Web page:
HIE Formation Part I: The Objective

By Laura Kolkman, RN, MS, FHIMSS, and Bob Brown

As we're all aware, ubiquitous health information exchange is not an end objective. The end objective is to improve patient care quality, improve effectiveness and efficiency of healthcare delivery while simultaneously reducing the costs we as a society pay to receive those services. While key to those who are directly involved in HIE initiatives, this is also an essential component of our national healthcare agenda.

That larger objective in no way diminishes the importance of HIE initiatives or the work we’re all doing on a daily basis. The electronic exchange of health information, in a cost effective, safe and secure manner, is an essential enabler that must be in place to reach that larger objective.

Building on the progress made to date, people from all walks of life are coming together at the state, regional and community levels, to talk about the best ways to make electronic health information readily available in their area. Others, especially our colleagues in the standards and vendor communities, are tackling other required basics: the interoperability of HIT systems; developing new user interfaces that don’t reduce trained clinicians to tears; and clearing the log jam of conflicting laws and regulations that were written decades ago in the days of paper and ink medical records that are now hindering progress.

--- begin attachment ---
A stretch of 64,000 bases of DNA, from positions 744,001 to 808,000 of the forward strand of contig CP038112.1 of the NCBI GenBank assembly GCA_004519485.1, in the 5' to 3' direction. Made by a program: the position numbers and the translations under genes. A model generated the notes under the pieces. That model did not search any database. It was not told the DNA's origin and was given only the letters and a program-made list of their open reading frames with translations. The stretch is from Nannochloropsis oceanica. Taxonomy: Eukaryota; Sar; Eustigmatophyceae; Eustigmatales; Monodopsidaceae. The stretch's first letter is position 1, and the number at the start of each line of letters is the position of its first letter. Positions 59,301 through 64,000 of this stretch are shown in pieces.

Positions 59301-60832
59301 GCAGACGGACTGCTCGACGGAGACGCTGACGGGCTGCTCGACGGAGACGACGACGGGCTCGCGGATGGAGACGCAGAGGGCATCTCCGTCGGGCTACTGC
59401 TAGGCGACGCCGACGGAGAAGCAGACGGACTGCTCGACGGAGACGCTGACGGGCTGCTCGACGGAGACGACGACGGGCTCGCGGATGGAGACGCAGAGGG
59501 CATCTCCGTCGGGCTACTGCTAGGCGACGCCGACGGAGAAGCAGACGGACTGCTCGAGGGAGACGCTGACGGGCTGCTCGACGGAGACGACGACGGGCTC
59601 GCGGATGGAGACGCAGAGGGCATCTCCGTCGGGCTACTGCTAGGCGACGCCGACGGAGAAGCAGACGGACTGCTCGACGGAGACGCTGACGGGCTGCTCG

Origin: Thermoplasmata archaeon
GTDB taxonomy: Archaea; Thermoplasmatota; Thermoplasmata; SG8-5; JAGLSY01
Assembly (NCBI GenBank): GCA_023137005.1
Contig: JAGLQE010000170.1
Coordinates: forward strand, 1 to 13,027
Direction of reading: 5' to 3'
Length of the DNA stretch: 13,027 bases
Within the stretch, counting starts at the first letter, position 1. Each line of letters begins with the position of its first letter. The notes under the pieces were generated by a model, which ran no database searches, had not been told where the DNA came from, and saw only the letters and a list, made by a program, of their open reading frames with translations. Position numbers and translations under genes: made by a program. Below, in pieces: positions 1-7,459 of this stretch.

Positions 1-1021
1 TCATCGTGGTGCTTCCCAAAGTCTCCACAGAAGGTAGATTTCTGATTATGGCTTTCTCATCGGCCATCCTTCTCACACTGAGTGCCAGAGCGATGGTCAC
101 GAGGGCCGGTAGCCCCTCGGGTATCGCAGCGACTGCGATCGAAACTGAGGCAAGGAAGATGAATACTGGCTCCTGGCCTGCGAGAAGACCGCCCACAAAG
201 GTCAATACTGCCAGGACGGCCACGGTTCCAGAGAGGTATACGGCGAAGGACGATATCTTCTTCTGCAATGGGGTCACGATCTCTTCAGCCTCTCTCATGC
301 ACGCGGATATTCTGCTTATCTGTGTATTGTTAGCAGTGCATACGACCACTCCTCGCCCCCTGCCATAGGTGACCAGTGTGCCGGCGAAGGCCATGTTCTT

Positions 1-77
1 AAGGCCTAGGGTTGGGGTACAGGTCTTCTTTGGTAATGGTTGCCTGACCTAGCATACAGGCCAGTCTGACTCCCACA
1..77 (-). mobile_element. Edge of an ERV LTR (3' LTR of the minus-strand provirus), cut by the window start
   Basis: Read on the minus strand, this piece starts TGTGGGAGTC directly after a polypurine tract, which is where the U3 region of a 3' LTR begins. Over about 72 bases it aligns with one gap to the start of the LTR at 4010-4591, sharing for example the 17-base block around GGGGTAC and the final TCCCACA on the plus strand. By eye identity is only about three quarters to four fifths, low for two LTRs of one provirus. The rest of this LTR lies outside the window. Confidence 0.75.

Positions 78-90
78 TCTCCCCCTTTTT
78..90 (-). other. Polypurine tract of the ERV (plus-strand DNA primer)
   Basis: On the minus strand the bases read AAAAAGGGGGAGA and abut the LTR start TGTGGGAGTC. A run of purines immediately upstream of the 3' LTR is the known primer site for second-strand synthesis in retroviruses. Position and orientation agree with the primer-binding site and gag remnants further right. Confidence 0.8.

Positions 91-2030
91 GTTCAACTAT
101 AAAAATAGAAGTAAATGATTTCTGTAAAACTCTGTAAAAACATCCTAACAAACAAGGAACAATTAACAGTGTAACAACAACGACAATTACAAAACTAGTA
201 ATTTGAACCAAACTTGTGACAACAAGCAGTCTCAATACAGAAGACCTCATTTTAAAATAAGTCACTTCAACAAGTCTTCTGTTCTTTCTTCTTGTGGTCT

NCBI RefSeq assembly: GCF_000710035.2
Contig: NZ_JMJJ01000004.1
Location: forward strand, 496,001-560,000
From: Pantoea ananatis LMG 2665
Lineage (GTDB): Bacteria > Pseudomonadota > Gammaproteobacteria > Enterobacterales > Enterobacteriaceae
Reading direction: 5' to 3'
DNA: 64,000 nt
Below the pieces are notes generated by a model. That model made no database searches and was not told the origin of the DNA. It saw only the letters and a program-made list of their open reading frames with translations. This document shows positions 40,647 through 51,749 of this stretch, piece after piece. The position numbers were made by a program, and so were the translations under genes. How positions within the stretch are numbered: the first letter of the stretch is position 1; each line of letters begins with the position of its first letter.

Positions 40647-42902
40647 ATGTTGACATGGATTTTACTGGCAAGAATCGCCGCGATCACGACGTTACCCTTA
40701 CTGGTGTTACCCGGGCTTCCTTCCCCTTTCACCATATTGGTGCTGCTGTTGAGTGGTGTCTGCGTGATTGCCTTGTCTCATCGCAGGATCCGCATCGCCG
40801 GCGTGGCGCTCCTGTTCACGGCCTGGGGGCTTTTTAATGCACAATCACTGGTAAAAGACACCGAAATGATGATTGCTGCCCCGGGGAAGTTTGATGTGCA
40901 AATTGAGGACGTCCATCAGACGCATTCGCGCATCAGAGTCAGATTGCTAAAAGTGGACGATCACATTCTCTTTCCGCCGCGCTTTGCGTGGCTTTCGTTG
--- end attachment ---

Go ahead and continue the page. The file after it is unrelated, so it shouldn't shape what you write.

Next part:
In this series of monthly articles, based in part on our recently published book, we’ll discuss current HIE related events and leading practices within the context of forming an HIE initiative in your state, region or community.

Laura Kolkman, RN, MS, FHIMSS is the president of Mosaica Partners and Bob Brown is the VP of Professional Services. Their book, The Health Information Exchange Formation Guide, was published by HIMSS last month. HIMSS companion website, where you can read chapter summaries and download select tables, figures, illustrations and checklists, is available at: www.himss.org/hieformationguide. For more details on the book, see the article in this month’s HIELights.